Though the portal to Evermore has been open for a while now and guests have been welcomed throughout the month to experience the story and the magic, Saturday was a special day for the immersive reality theme park, marking the Grand Opening and Ribbon Cutting as well as a firm step toward future growth.

“It’s fun; it’s authentic,” said Rebecca Beach of The Beach House YouTube channel, who came to the grand opening with her husband, Michael, and brother Joseph Ryan Lee.

“It’s increasingly getting better,” Lee said of their journey through it so far. “What I’ve noticed about the whole park is there’s a feeling about it that’s different than any other park in the country.”

“We do a lot of prop building for videos that we post on YouTube,” Michael explained. “We build a lot of treasure hunts and real life adventures, so it’s fun to see the amount of effort and detail that went into this. We’re excited to come back and actually do some filming here for some of our skits on our YouTube channel.”

According to Lee, it’s the little things that have really created the magic of the experience at Evermore.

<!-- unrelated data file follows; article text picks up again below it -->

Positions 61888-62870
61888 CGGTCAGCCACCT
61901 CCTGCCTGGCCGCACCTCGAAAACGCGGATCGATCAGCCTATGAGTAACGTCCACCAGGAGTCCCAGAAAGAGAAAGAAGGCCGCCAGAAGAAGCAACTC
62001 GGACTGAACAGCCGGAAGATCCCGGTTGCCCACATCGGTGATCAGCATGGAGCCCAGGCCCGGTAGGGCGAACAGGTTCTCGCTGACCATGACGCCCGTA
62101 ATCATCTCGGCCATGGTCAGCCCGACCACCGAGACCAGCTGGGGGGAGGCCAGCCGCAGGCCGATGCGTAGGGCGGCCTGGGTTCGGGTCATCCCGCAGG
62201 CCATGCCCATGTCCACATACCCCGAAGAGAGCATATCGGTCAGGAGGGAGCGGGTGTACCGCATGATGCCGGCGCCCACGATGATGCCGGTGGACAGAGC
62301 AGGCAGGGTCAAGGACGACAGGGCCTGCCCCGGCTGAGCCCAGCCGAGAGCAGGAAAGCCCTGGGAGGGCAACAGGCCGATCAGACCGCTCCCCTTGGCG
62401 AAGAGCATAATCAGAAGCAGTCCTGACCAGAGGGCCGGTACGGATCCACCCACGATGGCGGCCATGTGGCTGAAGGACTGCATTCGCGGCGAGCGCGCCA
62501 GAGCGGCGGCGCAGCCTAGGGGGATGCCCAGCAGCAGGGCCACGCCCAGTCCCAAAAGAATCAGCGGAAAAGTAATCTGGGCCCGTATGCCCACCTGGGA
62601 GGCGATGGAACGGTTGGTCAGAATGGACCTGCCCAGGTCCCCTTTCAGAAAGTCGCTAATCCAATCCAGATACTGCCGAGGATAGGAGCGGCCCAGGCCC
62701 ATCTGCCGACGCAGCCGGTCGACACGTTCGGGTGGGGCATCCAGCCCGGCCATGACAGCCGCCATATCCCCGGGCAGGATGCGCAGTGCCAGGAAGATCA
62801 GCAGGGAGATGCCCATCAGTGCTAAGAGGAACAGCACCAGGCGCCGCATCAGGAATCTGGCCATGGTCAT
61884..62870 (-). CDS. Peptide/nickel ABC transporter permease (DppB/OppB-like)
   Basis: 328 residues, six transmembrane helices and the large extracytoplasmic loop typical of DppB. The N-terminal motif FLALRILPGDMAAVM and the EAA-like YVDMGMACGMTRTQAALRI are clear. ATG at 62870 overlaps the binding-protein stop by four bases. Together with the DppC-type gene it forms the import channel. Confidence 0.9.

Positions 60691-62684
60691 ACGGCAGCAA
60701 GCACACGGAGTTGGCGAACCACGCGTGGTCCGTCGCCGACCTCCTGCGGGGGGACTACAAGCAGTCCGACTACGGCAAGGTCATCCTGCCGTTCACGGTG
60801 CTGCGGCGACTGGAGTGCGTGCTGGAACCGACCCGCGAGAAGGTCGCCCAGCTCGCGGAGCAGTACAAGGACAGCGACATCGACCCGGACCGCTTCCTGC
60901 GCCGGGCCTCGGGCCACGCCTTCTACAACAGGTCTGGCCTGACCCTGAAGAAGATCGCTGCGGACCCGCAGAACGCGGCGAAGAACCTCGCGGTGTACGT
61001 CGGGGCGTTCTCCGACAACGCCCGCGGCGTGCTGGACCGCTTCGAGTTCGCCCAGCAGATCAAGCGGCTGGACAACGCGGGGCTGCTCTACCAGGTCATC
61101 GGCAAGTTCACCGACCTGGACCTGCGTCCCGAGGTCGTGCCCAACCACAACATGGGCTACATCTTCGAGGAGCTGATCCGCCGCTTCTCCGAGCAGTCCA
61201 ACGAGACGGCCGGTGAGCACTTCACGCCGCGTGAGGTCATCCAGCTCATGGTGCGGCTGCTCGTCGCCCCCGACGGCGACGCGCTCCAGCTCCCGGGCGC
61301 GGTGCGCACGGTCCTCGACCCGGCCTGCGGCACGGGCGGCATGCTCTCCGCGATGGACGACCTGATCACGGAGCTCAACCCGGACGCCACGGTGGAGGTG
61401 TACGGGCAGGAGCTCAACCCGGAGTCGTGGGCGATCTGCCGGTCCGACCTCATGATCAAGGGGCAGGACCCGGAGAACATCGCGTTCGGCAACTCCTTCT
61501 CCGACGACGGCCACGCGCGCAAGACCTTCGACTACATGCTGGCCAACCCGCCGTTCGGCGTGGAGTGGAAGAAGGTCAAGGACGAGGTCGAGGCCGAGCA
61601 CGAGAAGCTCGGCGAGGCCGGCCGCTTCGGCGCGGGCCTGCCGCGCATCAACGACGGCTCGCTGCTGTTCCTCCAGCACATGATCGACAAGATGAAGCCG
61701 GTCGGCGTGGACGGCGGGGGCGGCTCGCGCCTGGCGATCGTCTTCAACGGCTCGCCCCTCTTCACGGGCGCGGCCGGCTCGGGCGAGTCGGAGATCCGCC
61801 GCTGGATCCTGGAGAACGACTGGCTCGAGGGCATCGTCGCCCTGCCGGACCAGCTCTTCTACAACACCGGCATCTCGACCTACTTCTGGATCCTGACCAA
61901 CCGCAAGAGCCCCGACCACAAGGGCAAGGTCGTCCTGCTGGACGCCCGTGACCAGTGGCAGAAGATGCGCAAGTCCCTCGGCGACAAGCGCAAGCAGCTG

“I love the attention to detail,” he said. “I can see that it’s still in the works, it’s still coming to fruition especially in some of the parts, but the parts that are at a finished point – you can see the potential that this has, just like Disneyland when it started. This is like the start of something that’s going to be great.”

Ken Bretschneider, founder and CEO of Evermore, also pointed out during his opening comments at the ribbon cutting that Evermore really is still just beginning.

“Honestly, our park isn’t totally finished yet,” he said. “It is always going to be under construction because we’re always going to be creating new experiences here. And so we hope to show everybody an amazing show tonight – just a taste of what’s to come here. Our goal at Evermore is to literally redefine the concept of immersive entertainment and take it to a whole new level where people get to step into the story and enjoy an adventure.”

It’s a passion project for Bretschneider, and one he and his family have staked their future on.

“We put everything we had into this and we need it to be a success or we’re homeless, and that’s not a joke,” he said during the opening to a series of chuckles.

“I’m doing this for more than just money,” he continued. “We had money. We could have been drinking fruity drinks on a beach somewhere. But that isn’t life. Life is about experience, life is about having fun and having joy and being able to do great things and have great experiences with your friends and your family and that’s what we want to create here.”